Turnout pushrods on the GC&SF

Like many people, I use small slide switches to lock the turnout throwbar in position, and to power the frog on the turnout. My switches are mounted under the layout, and operated using a wire push-rod that extends to the layout fascia. Hopefully, this series of photos will show how I make mine.

First I drill two holes in the switch knob. One tightly holds a short length of piano wire, that will pass through a hole in the baseboard, to slide the turnout throwbar. The second hole is larger, and loosely secures the push-rod wire. The wire I use is just under 2mm in diameter, and I get it from a hardware store.

Once the switch is prepared, I glue it to a small piece of wood that will be attached under the layout by a couple of screws.
























See also the update below for a better photo and more information onmaking these assemblies.

The photo shows that I have also soldered wires to the slide switch, and terminated them in a block of screw terminals. Three of the wires are used to power the turnout frog, and the other three are there just in case I ever decide to add signaling.

Once the assembly is built I add the push-rod wire, feed the push-rod through a hole in the fascia panel, and then install the switch assembly under the turnout.

This stage is pretty fiddly as you must get the switch assembly in the right place (where it operates the turnout in a smooth and reliable manner), then hold it in place while you screw it into position. It helps to have a third hand, or someone to assist.

The wire that I use is good for a maximum reach of about 10-12 inches (25-30cm). Over that length it will flex too much, and the turnout will not throw reliably. However, there are several ways of easily overcoming that.

Once the push-rod assembly is mounted and working properly, I trim the push-rod wire to length and glue a glass bead onto the end. Then I refit the fascia. Here's how it looks when it's done:
The hole in the fascia is to allow the push-rod knob (glass bead) to be recessed, in order to protect the push-rod from being accidently bumped. Unfortunately, I originally made my holes 1" in diameter, but that size was too small for most of my MR friends to fit their thumb and finger into. If you follow this approach, then I recommend that you use at least 1.25".

UPDATE (June 2012)

Thanks to my friend Greg I'm now now using a slightly "improved" version of the switch assemblies, shown in the following photo:





















The slide switch I use is a 35mm long "miniature" DPDT switch from a local electronics store, and the knob has approx. 5mm of travel. Also shown for comparison is a "sub-miniature" 25mm DPDT slide switch which has about 3mm of travel. The small hole in the side of the switch's knob is where the piano wire is inserted, and the large hole is for the push-rod wire.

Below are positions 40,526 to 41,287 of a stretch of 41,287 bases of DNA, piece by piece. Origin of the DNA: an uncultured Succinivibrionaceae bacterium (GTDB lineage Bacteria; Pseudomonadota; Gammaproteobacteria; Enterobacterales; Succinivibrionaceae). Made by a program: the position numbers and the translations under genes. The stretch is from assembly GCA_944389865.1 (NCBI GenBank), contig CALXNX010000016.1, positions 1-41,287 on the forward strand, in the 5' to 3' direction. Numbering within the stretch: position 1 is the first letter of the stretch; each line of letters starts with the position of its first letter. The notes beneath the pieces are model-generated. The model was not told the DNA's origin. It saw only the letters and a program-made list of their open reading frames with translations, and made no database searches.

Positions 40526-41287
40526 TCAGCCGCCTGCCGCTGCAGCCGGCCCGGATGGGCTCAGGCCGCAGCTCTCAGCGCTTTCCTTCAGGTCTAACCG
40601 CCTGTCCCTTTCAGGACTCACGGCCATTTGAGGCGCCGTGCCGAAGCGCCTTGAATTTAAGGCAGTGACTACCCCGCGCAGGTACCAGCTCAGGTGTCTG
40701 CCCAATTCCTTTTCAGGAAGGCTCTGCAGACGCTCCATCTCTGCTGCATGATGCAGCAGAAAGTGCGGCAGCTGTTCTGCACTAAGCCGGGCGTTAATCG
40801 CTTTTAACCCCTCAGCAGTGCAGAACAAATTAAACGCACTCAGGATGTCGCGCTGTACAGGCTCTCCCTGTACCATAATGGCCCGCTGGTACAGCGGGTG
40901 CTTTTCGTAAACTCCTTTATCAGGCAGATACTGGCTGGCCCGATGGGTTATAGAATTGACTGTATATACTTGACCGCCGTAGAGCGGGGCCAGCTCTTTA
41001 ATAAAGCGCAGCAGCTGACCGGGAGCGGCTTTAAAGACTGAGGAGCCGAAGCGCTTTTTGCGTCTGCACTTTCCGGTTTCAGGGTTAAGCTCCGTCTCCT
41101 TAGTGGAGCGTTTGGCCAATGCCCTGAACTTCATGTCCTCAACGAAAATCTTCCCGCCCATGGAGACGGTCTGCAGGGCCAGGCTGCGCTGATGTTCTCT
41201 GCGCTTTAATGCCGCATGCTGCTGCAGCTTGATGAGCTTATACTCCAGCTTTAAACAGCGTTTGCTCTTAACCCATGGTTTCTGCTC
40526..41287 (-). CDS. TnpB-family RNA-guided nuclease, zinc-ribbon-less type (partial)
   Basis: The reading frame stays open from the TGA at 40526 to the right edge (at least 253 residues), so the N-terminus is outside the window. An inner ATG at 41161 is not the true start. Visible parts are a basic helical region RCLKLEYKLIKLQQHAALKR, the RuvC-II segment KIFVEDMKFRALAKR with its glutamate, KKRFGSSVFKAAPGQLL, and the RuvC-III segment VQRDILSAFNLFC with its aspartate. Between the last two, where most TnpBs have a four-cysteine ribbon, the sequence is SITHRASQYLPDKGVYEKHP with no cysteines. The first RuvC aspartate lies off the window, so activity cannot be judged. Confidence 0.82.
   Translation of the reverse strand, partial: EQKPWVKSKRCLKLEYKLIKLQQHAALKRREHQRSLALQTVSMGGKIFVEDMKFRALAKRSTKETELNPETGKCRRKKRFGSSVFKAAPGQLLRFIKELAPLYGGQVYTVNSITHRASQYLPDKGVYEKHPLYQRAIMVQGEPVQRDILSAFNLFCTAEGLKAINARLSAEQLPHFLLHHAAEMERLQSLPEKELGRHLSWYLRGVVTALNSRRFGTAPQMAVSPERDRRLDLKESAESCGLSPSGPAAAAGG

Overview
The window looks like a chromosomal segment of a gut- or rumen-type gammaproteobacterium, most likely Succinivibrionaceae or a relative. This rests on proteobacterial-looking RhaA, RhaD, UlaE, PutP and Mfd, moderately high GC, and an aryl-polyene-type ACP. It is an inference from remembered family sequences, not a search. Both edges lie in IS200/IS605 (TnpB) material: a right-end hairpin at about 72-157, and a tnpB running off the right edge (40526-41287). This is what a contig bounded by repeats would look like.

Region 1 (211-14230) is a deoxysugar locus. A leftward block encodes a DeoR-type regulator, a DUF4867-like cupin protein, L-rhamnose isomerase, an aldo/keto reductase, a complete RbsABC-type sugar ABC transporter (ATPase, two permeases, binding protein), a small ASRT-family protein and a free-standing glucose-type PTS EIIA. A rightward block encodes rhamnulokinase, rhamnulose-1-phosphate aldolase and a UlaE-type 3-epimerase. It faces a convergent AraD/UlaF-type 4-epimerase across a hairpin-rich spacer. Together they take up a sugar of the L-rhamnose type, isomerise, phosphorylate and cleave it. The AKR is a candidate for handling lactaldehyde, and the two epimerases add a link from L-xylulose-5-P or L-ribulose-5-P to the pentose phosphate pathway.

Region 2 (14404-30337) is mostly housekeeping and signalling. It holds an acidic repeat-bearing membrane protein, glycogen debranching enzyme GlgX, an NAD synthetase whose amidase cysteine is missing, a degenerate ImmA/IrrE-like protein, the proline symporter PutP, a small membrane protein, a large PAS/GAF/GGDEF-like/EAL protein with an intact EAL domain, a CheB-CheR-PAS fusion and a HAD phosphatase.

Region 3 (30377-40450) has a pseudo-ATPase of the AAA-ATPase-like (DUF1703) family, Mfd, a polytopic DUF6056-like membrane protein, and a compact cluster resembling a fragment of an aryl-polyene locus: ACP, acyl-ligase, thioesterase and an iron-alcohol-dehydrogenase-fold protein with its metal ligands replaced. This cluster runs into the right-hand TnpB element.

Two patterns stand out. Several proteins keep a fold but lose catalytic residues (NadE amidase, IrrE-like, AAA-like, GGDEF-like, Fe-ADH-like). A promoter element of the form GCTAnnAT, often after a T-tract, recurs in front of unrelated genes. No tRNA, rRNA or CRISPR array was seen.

The screws are 8g x 13mm button head, needle point screws.

The switch is epoxied to a piece of 25mm x 55mm plywood. The mounting holes are 6mm diameter, which is larger than necessary for the screws, but allows fine adjustment of the mechanism during and after installation, simply by backing off the screws a little.

This mechanism has only 3 wires as it only needs to power the frog, with no future provision for signals.

4 comments:

  1. very good idea Ron - thanks for sharing.
    Shelton

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    1. You're welcome Shelton. Thanks for looking.
      Ron

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  2. Burlington Bob10 June 2012 at 00:58

    Really great idea! What type of switch are you using?

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    1. Hi Burlington Bob. They're just cheap DPDT slide switches that I got from a local electronics store. They come in two sizes - "miniature", which are about 35mm long, and the slide part moves about 5mm; and "sub-miniature" which are about 25mm long, and the slide moves about 3mm. I originally planned to use the sub-miniature size, but after installing the first couple I found that due to flexing of the wire that passes through the throw-bar, the turnout throw-bar was not held securely in position. So I switched to the miniature switches. The longer travel of the slide puts more tension into the wire and securely holds the points against the stock rails.

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